Religious Places

When visiting temples, dress modestly and behave respectfully. Remove your shoes before entering, and avoid pointing your feet at Buddha images or monks. Photography is often restricted, so always ask for permission.

Public Presentation of Oneself

Maintain a calm demeanor in public. Thais appreciate people who are polite, composed, and considerate. Avoid confrontations or showing anger, as this can lead to a loss of face.

Behavior on Public Transport

Public transport can be crowded, so it’s important to be considerate. Offer your seat to monks, elderly people, and pregnant women. Keep conversations quiet and use headphones if listening to music.

Losing and Gaining Face

In Thai culture, “losing face” means losing respect or dignity, often through public embarrassment or confrontation. To avoid this, maintain a calm and respectful demeanor at all times. “Gaining face” involves actions that increase one’s social standing or respect, such as showing kindness, humility, and respect towards others.

By being mindful of these cultural differences, travellers from New Caledonia can enjoy a more enriching and harmonious experience in Thailand.

TECH, TRANSPORT AND MONEY FOR NEW CALEDONIAN PEOPLE IN THAILAND

Bringing Phone from New Caledonia Ensure your phone is unlocked before leaving New Caledonia, as this will allow you to use a Thai SIM card. Most modern smartphones should work seamlessly in Thailand, but it’s a good idea to check if your device supports the GSM 900 and 1800 MHz frequencies used in Thailand.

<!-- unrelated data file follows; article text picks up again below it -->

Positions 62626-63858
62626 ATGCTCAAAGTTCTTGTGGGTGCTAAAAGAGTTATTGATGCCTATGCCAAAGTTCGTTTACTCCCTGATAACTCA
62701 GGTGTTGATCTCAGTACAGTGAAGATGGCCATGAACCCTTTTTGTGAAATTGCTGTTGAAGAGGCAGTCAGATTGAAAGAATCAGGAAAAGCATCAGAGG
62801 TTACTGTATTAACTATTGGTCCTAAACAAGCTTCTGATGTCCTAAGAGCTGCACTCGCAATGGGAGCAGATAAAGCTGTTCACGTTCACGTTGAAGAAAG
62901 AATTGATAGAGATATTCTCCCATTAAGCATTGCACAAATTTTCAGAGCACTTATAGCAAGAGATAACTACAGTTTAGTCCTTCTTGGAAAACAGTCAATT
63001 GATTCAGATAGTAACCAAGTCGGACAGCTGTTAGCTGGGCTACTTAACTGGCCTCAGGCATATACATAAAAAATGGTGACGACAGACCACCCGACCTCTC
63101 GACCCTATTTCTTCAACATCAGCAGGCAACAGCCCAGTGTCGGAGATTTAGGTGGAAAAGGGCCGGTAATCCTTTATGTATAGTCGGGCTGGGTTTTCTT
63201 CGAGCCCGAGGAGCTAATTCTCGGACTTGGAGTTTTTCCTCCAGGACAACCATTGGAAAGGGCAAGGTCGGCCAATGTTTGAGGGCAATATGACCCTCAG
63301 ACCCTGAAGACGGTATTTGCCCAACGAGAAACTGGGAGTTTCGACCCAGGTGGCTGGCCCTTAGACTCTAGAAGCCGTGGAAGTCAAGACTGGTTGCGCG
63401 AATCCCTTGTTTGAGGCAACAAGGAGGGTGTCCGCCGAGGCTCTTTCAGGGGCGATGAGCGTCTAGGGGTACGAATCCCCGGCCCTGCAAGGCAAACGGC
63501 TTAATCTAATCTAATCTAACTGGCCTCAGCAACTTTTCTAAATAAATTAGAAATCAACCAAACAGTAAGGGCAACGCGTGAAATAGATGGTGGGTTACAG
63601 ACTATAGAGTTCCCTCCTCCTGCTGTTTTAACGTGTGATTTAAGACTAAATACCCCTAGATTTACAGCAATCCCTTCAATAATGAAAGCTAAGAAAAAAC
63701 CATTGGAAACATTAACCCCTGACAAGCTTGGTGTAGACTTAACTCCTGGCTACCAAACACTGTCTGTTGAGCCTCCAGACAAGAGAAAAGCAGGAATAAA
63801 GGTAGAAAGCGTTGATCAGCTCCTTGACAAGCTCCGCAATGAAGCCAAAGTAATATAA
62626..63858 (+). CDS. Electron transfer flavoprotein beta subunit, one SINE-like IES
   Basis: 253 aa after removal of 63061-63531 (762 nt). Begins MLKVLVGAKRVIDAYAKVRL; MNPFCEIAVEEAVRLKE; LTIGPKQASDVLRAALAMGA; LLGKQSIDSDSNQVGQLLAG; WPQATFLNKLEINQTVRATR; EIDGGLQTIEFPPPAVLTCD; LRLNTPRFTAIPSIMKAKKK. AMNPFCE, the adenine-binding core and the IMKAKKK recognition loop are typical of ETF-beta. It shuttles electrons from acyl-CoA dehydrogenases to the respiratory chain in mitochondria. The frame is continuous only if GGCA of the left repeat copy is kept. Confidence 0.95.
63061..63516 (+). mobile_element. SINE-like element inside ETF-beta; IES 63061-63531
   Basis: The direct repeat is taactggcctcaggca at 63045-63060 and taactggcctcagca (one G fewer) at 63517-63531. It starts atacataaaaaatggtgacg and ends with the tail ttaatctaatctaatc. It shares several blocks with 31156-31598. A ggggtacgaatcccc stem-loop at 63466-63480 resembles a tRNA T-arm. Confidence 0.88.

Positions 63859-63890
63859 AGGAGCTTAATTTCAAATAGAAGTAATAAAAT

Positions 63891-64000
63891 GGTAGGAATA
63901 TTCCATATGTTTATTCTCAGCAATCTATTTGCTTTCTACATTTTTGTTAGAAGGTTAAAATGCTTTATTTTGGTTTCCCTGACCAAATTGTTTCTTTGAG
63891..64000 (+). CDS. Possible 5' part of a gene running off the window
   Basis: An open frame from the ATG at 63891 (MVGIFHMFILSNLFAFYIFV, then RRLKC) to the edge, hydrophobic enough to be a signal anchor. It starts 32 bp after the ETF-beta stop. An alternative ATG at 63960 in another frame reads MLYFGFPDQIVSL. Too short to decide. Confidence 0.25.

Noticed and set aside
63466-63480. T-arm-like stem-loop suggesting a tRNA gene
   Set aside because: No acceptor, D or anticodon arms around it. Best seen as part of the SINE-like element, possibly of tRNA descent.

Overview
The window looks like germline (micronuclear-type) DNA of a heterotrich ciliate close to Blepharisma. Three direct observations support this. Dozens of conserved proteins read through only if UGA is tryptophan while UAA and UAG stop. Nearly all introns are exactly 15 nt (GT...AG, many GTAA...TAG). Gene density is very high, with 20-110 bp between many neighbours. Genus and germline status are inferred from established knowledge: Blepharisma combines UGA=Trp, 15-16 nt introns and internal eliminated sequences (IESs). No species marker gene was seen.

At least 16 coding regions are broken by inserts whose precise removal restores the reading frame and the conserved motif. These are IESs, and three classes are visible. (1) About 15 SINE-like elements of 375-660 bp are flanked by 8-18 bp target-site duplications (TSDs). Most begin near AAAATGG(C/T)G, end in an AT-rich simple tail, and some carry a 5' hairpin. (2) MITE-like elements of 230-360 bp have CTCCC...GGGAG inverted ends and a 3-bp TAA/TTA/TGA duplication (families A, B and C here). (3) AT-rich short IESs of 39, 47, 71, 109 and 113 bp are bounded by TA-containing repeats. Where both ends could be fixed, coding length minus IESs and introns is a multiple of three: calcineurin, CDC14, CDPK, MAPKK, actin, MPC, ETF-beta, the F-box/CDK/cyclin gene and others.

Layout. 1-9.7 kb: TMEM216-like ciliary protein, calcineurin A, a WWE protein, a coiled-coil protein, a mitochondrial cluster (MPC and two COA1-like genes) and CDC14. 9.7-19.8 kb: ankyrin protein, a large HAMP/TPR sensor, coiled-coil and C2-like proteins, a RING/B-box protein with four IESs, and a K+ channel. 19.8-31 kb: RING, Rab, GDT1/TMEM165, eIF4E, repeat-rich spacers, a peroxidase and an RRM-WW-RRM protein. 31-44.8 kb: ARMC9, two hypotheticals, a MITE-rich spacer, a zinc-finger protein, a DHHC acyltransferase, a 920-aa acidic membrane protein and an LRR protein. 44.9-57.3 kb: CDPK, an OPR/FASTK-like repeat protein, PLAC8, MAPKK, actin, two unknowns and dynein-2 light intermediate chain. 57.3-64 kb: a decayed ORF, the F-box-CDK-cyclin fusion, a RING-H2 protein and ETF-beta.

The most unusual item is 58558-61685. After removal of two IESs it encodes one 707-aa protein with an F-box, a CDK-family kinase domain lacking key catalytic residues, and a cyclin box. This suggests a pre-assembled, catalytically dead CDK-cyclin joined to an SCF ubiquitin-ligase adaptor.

Internet Availability Internet access is widely available in Thailand, with free Wi-Fi offered in many hotels, cafes, and restaurants. For more reliable and constant access, consider purchasing a local SIM card with a data plan upon arrival. Major providers like AIS, DTAC, and TrueMove offer tourist SIM cards with various data packages at affordable prices.

Dominant Messaging Apps LINE is the most popular messaging app in Thailand. WhatsApp and Facebook Messenger are also commonly used. Make sure to download and set up these apps before your trip to stay connected with locals and fellow travelers.

Must-Download Apps Before Arrival

  • LINE: For messaging and staying in touch.